Three men who attacked and killed a young albino boy in Tanzania have been condemned to death by hanging, a Tanzanian court has ruled. The 14 year-old boy was killed and his legs were severed for use in witchcraft potions. According urban-legend, witchdoctors use these body parts in concoctions they claim bring luck and wealth.
The condemned men are three of many Tanzanians and Burundians who participate in the diabolical ritual activities for fortunes that entail the killing and stealing of albino body parts. The sentenced culprits however, have the right to appeal against the death penalty – a sentence their lawyers described as unforeseen.
Even though the albino body-part business has existed for many years in Tanzania and Burundi, this is the first conviction to be made. Forty-six albino people have been murdered in Tanzania alone in the past 18 months, many people have been arrested, but no one had ever been sentenced. BBC Africa analyst Mary Harper says it is possible that Wednesday’s death sentence will deter people from killing albino people in Tanzania where an estimated 17,000 albino people live.
But in a country as poor as Tanzania, where the legend that albino body parts bring good luck and wealth, some observers believe that the killings of albinos are likely to continue, given the lucre of the body parts, and the fact that some witchdoctors still practice the dark-art.
The Albino Association of Tanzania says that although just 4,000 albinos are officially registered in the country, they believe the actual number could be as high as 173,000.
The cycle has been vicious. Witchdoctors in Tanzania, Burundi and other parts of East Africa have made tens of thousands of dollars from selling potions and other items made from the bones, hair, skin and genitals of dead albino people, and they pay a lot of money to the killers, for body the parts.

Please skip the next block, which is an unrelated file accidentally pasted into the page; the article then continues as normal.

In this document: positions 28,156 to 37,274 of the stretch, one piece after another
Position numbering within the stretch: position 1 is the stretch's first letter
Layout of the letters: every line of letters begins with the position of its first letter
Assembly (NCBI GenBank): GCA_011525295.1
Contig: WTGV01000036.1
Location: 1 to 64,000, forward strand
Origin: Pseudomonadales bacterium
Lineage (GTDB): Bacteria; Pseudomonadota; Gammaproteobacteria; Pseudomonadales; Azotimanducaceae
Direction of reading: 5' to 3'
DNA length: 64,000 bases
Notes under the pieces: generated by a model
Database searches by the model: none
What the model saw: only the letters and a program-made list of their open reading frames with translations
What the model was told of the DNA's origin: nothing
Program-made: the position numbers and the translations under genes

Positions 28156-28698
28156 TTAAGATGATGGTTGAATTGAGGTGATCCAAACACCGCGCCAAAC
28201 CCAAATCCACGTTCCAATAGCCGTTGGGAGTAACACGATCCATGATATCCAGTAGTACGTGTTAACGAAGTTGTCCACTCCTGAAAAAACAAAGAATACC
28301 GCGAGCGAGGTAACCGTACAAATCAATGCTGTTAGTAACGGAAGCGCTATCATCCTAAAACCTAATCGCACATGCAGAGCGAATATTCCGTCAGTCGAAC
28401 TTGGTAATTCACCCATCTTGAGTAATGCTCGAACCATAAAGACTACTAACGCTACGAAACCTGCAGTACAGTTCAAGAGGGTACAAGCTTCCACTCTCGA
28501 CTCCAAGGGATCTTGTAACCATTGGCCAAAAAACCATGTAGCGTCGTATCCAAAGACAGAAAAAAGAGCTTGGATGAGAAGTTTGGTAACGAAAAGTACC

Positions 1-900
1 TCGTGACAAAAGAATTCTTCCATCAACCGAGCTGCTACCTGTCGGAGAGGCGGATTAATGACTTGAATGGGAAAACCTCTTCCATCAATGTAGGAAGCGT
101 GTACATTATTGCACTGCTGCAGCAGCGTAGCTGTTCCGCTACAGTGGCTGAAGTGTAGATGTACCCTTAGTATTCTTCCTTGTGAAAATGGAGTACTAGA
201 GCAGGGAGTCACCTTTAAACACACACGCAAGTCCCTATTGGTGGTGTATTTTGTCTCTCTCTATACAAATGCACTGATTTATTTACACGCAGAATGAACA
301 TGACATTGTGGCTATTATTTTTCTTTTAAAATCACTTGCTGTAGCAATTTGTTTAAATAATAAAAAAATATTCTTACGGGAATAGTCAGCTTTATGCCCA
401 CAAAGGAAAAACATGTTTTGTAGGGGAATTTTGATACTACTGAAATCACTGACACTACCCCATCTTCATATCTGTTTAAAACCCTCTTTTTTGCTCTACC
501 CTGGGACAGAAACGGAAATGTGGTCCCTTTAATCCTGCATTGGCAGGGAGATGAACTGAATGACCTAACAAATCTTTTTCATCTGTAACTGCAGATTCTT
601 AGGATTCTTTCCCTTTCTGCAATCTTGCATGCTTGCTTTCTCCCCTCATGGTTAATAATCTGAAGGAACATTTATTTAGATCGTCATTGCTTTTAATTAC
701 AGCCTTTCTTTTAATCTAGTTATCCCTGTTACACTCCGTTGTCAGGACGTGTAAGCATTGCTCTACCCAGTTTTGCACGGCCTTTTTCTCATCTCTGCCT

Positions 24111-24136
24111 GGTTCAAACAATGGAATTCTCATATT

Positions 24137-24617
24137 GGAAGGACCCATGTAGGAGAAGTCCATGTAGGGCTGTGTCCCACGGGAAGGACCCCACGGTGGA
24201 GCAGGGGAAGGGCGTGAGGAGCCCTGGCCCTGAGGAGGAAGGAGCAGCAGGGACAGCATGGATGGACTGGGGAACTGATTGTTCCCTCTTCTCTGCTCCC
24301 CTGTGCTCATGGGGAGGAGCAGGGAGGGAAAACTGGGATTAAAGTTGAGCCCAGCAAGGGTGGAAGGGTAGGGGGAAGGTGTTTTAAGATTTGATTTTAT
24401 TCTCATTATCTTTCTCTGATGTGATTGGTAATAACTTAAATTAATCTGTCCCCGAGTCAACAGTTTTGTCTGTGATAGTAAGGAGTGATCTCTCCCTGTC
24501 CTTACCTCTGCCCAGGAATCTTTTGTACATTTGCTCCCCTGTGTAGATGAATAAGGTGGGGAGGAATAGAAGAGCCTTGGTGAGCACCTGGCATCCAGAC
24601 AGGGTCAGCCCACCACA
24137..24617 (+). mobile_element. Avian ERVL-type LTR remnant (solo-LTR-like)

But the violence against albinos is not restricted to Tanzania; last October, a man and a teenage girl who were killed in Burundi were reportedly found dead with their legs and arms missing. Police also confirmed that the tip of the girl’s tongue was also removed. In November it was reported that a six-year-old albino girl in Burundi was found dead with her head and limbs removed. Local media report that the albinos in Burundi, estimated to number around 200 – are now living in fear for their lives.
Albinism affects one in 20,000 people worldwide, but in Tanzania the prevalence appears to be much higher. Sorcery and occultism maintain this strong foothold in Tanzania and Burundi, especially in the remote rural areas around the fishing and mining regions of Mwanza, on the shores of Lake Victoria. Witchdoctors, middlemen and the clients who pay for albino body parts are among the 173 people currently in custody for these gruesome killings.